Behind the scenes at 'Top Chef'

  • Article by: MARCUS MICHALIK , Special to the Star Tribune
  • Updated: October 23, 2013 - 5:01 PM

What’s it really like on a TV reality cooking show? We ask Sara Johannes, one of the contestants, who happens to be from the Twin Cities.

Sara Johannes in a recent episode of “Top Chef.”

Photo: David Moir • Bravo,

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Sara Johannes, executive chef at Shoyu at Minneapolis-St. Paul International Airport, is vying for the big prize on Bravo’s popular TV reality show “Top Chef: New Orleans.” We chatted with her about her culinary inspiration, the show’s challenges and her distinctive look.

Q: Let’s start with your superhero origin story. What first inspired you to become a chef?

A: My grandmothers were a big part of it. My Italian immigrant grandmother on my mom’s side was a big inspiration. She was this old-school Italian. She had every inch of her yard cultivated, she grew the majority of her own foods, and she had all of her kids trained to go out foraging for mushrooms. I swear, whenever we came over, she’d walk into the kitchen, the door would swing open and food would just start flowing out of it. I don’t know how she did it, but she was magical.

Q: Where did you begin to cut your teeth in the restaurant business and how did you get to where you are now at Shoyu?

A: The very first job I ever had in the restaurant biz, I was 15 ½ years old. My dad was very strict and insisted that us kids learn the value of work, so he insisted we get jobs at that age. McDonald’s just happened to be within walking distance of my house. Say what you will, but it teaches you a lot. It teaches you how to work in a kitchen, it teaches you how to multitask, and it teaches you speed, all of the things that will help you down the road in the kitchen.

Q: At what point did you decide to make cooking your career?

A: That really came much later in my life. I was a theater major at the University of Minnesota for many years and I think that’s probably where a lot of my managerial skills came from. I was focusing more on things like stage direction and there are a lot of the same type of organizational skills needed in those types of things that there are running a restaurant. The two kind of blended for me. I wouldn’t say I became disenfranchised, but I’d say realistic about career opportunities in that particular field, but I realized it might be harder for me to make an actual living [in theater]. I started to look around at what really inspired me and what I loved to do, and I found that I just felt right in a kitchen. At 26, I put myself back into culinary school and started at the Nicollet Island Inn, of all places.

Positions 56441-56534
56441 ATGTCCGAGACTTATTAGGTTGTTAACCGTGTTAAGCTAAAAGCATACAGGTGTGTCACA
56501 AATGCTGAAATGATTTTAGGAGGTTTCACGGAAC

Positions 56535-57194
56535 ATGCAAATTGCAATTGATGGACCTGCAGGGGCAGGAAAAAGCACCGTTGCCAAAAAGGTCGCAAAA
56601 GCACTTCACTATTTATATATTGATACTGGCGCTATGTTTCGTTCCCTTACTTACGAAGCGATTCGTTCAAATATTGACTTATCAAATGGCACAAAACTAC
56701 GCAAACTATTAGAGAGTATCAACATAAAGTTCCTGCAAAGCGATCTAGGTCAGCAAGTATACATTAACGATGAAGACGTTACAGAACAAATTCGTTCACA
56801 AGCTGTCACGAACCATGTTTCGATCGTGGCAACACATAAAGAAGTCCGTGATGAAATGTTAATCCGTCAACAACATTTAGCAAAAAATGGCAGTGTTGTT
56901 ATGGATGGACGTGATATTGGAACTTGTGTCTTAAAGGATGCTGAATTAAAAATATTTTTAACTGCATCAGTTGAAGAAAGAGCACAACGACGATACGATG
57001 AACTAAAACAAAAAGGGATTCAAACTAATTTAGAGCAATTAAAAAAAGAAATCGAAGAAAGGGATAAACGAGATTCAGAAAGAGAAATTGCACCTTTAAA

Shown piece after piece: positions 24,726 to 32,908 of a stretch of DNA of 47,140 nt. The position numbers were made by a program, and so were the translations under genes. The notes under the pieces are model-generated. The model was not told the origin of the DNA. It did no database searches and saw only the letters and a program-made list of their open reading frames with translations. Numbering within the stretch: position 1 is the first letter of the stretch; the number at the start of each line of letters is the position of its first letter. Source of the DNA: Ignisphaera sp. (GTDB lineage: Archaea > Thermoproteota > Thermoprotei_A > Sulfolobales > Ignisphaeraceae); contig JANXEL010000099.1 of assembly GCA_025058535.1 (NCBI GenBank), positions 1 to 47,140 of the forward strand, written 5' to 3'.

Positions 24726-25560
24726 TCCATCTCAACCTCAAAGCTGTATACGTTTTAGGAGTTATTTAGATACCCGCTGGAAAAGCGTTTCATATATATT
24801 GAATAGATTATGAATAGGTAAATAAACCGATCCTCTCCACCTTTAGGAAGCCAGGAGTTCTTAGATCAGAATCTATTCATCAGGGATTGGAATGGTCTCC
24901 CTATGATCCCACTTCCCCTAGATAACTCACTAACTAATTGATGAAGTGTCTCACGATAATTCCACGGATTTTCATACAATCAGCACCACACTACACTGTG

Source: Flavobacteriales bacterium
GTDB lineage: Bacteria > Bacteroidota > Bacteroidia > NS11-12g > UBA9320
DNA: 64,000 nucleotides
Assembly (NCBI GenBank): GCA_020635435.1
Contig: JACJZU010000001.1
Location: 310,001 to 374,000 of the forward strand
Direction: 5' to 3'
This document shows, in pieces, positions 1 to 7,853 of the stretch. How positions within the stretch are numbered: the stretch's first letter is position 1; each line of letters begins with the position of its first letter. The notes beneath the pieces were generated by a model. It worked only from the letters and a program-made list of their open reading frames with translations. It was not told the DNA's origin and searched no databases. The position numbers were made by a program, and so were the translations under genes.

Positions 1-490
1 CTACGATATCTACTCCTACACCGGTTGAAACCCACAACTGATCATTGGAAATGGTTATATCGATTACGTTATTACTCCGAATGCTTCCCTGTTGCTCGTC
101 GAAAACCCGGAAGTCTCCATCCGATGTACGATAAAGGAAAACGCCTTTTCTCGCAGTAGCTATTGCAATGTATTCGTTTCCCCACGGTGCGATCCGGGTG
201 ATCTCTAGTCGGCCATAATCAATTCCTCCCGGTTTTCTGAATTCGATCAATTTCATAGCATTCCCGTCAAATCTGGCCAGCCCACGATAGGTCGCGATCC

Q: So far on the show you’ve shown a lot of Asian influences in your food. How would you describe your overall style of cuisine?

A: I had a lot of experience cooking Chinese and Asian food while cooking for Wolfgang Puck. My first real job outside of culinary school was at 20.21 at the Walker Art Center and that was an Asian-inspired restaurant. Chef Lee Hester was the executive chef at all of Wolfgang Puck’s fine dining and he has a love affair with Chinese food, and it was really easy to be inspired by him because he’s so passionate and knowledgeable. I went from line cook to sous chef to executive chef at two of their restaurants all within their Asian genre. It was a very cool experience.

Q: You’re currently working at Shoyu in the airport. In the first episode, you mentioned you were hoping to change the perception people have of airport dining. What’s it like to cook in that atmosphere and what recent changes have you seen in that subgenre?

A: OTG Management [which runs Shoyu] has gotten a lot of press for what they’re doing in the airport. They’ve taken over G Concourse and put a ton of new restaurants in there. It’s very different if you haven’t been to the airport in the last year or so. There are five fine-dining restaurants now, all chef-driven, all inspired by local restaurants throughout Minnesota.

We’re running restaurants just like any street restaurant would be. We work with local farmers, and we have purveyors that source artisanal ingredients for us. Everything is made from scratch and chef-driven by the seasons. There’s anything that you would expect in a regular bricks-and-mortar outside of the airport, and I think that’s a nice change of pace. Normally, it’s dominated by fast-food and chain restaurants that have nothing to do with the city that they’re in; so to be able to get a real taste of local food in Minneapolis and never actually have to leave the airport is a very cool thing.

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